Exploring Alcohol's Impact on Allergies and Asthma

Year after year, the dreaded allergy march ensues. No matter what region you live in, there's no getting out of allergens' existence in your neck of the woods, whether you're affected by them or not. If you don't recognize the shift in air quality through nasal congestion or other allergy symptoms, consider yourself one of the lucky ones. However, seasonal allergies themselves may not be the only thing you have to worry about.

If you've noticed yourself having a difficult time breathing  or fighting a runny nose after a few drinks, you're not alone. A recent study has shown that your alcohol consumption actually plays a vital role in how allergies affect you. Take asthma, for instance. This is something many people struggle with daily, yet it's something that exponentially worsens with the consumption of alcoholic beverages.

Come in from the rain and get cosy with a glass of red.

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How so, you may be wondering? If you're a longtime sufferer of asthma or allergies in general, your allergy symptoms can be worsened with the addition of alcohol in your daily nutritional intake. Histamines and sulfites, two of the various ingredients in alcohol, could be to blame for this severe reaction.

Histamines, which are heavy components in alcohol such as red wine, are known to trigger asthma, and can heighten your allergic senses. Additionally, it can trigger a headache and a more severe allergic reaction to the sweet stuff hidden inside your glass of red wine. From difficulty breathing to heartburn, these almost immediate common side effects are worse than a hangover to many sufferers.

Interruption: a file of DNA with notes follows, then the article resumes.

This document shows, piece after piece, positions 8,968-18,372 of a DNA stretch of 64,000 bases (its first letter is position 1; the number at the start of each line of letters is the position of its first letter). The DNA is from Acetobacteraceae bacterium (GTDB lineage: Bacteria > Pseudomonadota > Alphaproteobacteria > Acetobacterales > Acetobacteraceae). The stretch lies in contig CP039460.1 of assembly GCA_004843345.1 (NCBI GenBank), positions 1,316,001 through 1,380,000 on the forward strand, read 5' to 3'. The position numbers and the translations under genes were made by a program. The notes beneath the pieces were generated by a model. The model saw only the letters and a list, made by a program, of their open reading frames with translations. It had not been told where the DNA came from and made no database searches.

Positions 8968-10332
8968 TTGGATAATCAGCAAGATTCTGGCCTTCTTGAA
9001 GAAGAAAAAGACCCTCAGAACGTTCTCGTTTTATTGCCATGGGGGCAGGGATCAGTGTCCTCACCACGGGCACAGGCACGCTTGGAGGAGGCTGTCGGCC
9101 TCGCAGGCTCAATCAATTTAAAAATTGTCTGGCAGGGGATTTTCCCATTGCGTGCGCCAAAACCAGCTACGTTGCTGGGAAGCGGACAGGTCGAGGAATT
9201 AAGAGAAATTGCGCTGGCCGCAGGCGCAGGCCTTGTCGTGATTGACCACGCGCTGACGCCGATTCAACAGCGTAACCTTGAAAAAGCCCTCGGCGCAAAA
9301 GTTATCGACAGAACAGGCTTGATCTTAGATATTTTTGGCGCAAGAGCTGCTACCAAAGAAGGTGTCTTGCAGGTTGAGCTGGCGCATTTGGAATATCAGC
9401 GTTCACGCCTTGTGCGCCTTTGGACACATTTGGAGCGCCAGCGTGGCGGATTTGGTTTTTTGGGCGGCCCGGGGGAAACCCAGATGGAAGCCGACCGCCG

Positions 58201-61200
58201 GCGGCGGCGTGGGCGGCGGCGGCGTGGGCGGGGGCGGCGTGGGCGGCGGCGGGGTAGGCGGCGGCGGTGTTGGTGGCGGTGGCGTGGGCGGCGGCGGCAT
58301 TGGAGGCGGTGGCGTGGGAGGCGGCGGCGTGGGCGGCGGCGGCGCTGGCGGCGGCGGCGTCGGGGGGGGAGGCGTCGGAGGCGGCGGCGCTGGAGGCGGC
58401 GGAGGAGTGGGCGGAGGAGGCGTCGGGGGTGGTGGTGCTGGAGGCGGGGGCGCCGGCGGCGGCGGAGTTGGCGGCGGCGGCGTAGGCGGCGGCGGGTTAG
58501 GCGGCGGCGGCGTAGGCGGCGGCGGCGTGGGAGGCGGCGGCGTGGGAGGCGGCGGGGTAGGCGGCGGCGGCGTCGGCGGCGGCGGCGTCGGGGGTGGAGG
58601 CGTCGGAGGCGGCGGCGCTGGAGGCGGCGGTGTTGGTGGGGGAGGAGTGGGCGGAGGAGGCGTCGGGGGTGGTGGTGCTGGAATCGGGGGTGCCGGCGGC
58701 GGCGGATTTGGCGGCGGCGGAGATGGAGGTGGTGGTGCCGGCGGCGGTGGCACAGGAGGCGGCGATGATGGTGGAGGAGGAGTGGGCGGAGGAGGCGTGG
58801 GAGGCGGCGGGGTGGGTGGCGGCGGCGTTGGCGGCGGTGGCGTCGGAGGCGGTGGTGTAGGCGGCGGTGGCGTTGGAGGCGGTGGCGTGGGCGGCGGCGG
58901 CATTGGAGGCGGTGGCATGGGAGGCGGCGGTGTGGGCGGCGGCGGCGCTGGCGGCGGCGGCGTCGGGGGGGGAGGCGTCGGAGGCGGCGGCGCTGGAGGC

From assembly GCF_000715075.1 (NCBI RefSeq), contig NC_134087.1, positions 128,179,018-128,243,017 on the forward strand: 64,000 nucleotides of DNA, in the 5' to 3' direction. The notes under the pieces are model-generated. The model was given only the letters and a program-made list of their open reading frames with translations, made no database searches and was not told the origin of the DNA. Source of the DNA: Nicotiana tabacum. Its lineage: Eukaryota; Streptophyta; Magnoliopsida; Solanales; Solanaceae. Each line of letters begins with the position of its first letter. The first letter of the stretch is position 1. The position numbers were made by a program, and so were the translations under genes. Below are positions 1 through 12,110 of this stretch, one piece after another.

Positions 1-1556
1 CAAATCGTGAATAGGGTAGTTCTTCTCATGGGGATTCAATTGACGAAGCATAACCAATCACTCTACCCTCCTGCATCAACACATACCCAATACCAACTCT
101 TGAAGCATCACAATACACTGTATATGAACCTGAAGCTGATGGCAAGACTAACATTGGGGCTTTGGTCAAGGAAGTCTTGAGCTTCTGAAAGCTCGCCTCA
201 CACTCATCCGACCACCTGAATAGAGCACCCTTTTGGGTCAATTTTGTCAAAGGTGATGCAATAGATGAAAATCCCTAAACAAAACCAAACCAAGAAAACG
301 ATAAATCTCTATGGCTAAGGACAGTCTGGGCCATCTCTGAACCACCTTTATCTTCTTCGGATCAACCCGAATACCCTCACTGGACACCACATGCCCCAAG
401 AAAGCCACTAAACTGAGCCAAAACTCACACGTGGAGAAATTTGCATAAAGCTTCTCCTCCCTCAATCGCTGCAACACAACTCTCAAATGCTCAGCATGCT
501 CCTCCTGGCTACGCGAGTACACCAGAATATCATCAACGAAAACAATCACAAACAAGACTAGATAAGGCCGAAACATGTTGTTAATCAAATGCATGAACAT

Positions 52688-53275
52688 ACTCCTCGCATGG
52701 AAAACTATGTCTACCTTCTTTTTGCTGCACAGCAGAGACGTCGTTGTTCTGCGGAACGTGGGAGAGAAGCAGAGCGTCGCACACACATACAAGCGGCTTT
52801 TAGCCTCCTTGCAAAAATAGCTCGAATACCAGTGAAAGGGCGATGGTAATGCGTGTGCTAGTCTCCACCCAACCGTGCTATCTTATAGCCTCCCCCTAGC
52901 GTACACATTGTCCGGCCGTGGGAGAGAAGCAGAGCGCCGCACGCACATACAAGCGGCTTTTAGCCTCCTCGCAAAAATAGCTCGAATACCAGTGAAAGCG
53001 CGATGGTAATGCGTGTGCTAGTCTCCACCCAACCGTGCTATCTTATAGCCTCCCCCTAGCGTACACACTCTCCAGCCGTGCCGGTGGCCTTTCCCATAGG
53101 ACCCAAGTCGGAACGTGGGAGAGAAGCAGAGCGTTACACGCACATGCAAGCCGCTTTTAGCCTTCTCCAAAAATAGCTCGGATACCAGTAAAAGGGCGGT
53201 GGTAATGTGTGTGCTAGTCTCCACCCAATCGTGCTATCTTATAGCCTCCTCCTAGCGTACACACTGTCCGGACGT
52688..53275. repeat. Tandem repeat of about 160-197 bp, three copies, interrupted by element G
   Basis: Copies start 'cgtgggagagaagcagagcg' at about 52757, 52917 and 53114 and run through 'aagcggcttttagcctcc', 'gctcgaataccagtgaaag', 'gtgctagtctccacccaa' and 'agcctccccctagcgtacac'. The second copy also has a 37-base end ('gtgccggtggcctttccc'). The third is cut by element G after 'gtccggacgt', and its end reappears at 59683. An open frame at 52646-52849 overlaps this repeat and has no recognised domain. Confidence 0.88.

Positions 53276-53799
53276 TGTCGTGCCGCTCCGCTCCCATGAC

Red wine also contains sulfites, which up to 10 percent of the population are sensitive to. With sulfites, you may not necessarily have asthmatic outbreaks to fall victim when drinking alcohol, though you may feel nasal swelling and itchy skin, similar to hay fever symptoms. While advanced allergy testing might pick up sensitivities, a true alcohol allergy almost always goes untested.

Is it safe to drink alcohol from an allergic standpoint? The thing that's important to remember is that not everyone affected by common allergens or asthma attacks will experience an outbreak or reactions to alcohol when it's consumed, especially in small amounts. In fact, only 33 percent of people will experience an attack of some sort caused directly from the intake of alcohol.

The same study also found that 40 percent of allergic outbursts due to alcoholic intake were brought on by wine. For this reason, it's been said that wine is the most common inducer of allergic reactions when it comes to alcoholic beverages, taking as little as an hour for symptoms to kick in.

Let's say you're the unlucky soul who experiences these true allergy difficulties when drinking, what can you do? Luckily, there are options that are lower in sulfites and histamines. These tend to be those within the spirits category, such as vodka, gin and whiskey. Though, it is important to consider the other components, such as sugar, that may exist in some of these spirits, as well.

To fully avoid the possibility of asthmatic symptoms, it's safe to maneuver around the hard ciders and your favorite beer when you're experiencing common symptoms before drinking.

Instead, go for a zesty gin and tonic with cucumbers for a refreshing summer cocktail, or even try your hand at a homemade John Daly to take the edge off a hard days work. Cheers!

Homemade John Daly

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Try your hand on a summertime classic with this herby, homemade recipe here.

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